I think social media is a good skill for any field, but especially communications and journalism students. The world has changed completely; the professors obviously have great skill and knowledge but these professors come from a more traditional form of journalism and PR… The world the student is graduating into is not the world the professor came from. It’s now a world of digital entrepeneurship and it’s a world of personal branding. I don’t like the phrase ‘personal branding’ but people understand what it means. It means to create a professional persona online where others are going to hire you based on the way you present yourself. I don’t think those skills are being taught in school. I don’t know that entrepeneurship is being taught to communication students.

I know that in journalism school you learn that you must take yourself out of the story and you learn to fair and balanced, to be neutral. It’s exactly the opposite of what works online. If you are a blogger, you are a part of the story. In fact, people follow you because of your story, because of your challenges, your dreams, what you are trying to do. People like it when they know that you are from the left or the right…Anderson Cooper and Jon Stewart and Stephen Colbert, but also other news personalities, we pretty much know where they are; meanwhile, the journalism students are taught you cannot put yourself in the story when you interview… Even BuzzFeed likes to hire people that already have a community: it’s not that you know about fashion, is that you built a community of ten thousand followers because of fashion…But are students being taught that too? Students have to figure it out for themselves.

To get in touch with Alex de Carvalho, contact him via Twitter, Facebook, Linkedin or Instagram.

Follow the author on Twitter @yadicarocaro 

Living in a Bilingual World

Vanessa Vazquez’s career in journalism is based on navigating two cultures. Her career started twenty years ago in her native Puerto Rico as a reporter in The San Juan Star, a newspaper targeted to English speaking audiences (in Spanish speaking island). Then she migrated to the United States and helped the Orlando Sentinel launch its Spanish language newspaper El Sentinel for a growing Hispanic audience. A few years later, she did the same for The Tampa Tribune with Centro Tampa, a Spanish language newspaper and website. I asked about her views on journalism from both sides.

You started in Puerto Rico in an English language newspaper to work here in Spanish language media. What was you experience in The San Juan star?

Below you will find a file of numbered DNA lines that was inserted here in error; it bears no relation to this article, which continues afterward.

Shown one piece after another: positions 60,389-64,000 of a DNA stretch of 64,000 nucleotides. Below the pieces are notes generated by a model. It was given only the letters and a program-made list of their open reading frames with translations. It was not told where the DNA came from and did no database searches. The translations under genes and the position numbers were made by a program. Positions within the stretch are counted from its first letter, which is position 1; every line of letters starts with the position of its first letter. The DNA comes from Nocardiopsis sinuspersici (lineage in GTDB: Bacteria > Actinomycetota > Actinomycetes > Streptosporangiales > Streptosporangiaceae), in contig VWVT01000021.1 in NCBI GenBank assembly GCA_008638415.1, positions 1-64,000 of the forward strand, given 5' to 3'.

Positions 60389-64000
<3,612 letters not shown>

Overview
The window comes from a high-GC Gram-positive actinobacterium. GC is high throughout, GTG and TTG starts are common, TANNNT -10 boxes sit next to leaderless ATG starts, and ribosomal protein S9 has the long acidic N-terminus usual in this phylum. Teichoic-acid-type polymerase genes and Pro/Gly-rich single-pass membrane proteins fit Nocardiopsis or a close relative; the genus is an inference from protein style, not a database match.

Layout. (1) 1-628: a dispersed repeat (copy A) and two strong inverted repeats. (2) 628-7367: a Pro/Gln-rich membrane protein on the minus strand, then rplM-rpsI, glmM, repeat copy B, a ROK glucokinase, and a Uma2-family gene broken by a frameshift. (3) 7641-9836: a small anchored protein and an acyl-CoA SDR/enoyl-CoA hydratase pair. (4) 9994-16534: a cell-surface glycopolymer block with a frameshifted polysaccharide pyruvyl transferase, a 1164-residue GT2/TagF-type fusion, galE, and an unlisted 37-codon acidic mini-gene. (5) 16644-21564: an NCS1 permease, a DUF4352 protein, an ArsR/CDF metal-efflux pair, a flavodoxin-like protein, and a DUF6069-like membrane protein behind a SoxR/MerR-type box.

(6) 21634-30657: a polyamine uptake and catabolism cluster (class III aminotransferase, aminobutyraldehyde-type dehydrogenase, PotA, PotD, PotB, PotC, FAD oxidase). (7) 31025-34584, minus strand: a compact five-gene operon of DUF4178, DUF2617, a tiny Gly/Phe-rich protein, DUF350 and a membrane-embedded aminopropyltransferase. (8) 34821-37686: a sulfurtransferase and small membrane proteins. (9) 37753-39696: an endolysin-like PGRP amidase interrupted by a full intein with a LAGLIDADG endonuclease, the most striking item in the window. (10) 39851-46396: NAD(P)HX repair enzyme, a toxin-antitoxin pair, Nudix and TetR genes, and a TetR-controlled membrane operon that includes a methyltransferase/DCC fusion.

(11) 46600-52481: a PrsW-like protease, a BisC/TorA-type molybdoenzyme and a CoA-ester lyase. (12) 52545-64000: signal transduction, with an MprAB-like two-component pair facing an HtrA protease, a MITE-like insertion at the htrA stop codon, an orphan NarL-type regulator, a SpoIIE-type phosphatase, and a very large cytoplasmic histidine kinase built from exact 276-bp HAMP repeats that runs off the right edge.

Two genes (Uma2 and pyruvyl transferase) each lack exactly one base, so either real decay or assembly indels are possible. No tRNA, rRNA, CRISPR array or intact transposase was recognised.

The San Juan Star was a generational newspaper for me. My mom worked there and my brother worked there. I grew up around it. The reason I liked The San Juan Star was that at the time it was the only newspaper in English language. The target audience at the time was for people who were transplanted or, like my mother, who grew up with two languages and felt more comfortable with the English language… The San Juan Star was for me home. I grew up there.

You say it was for transplants for people coming from the US. Was it for people who grew up in the states and came back to the island?

We had a lot of military bases (in Puerto Rico). When we started in 1958, there were a lot of Americans living in Puerto Rico that did not knew Spanish; there were (also) a lot of Puerto Ricans from the Island that were going back and forth. It was a perfect fit in 1958 and it kept growing. It was a pretty big newspaper back then…They had 80 thousand subscriptions. That was the necessity of having it bilingual because we were a bilingual culture.

Back in the 50s, 60s and 70s, it was forced (to speak English in Puerto Rico) so a lot people got comfortable with that language. The transplants, meaning the people who came from military bases, stayed there. In PR we had active bases until 2000s… We had like 6 military bases. Those people did not knew Spanish but they wanted to be part of the community…When I came in to Orlando we did the same thing: we wanted to cover what was going on in the area but in Spanish because (immigrants) felt comfortable. So it was a reversal for me: from a newspaper in English to a newspaper in Spanish… We wanted to cover everything that happened in the Island in English but in Orlando we wanted to cover what happened in the area in Spanish.

Was there a difference in content or the way the news were written or in the coverage from The San Juan Star?

We were different because 80 per cent of the editors came from the US newspapers so they came with the idea from journalism in the US, meaning that we did not like the idea of becoming friends (with sources); we were very hardcore. That is why we won the Pulitzer Prize because we were different.

You mean they covered more hard news?

We did hard news. We went and did reporting, old school reporting. If we had to piss somebody off we did and that is why we got the respect from a lot of people even from the government. They said if The San Juan Star covers it, it was because something was wrong and it was respected.

(…) When I came to The Orlando Sentinel, my editor Maria Padilla, came from a newspaper in English. We worked together in The San Juan Star, she came from that mentality of ‘no, we are not friends of anybody, we are going to find the two sides of the story and we are going to do it in Spanish.’ That is why El Sentinel was so successful from day one.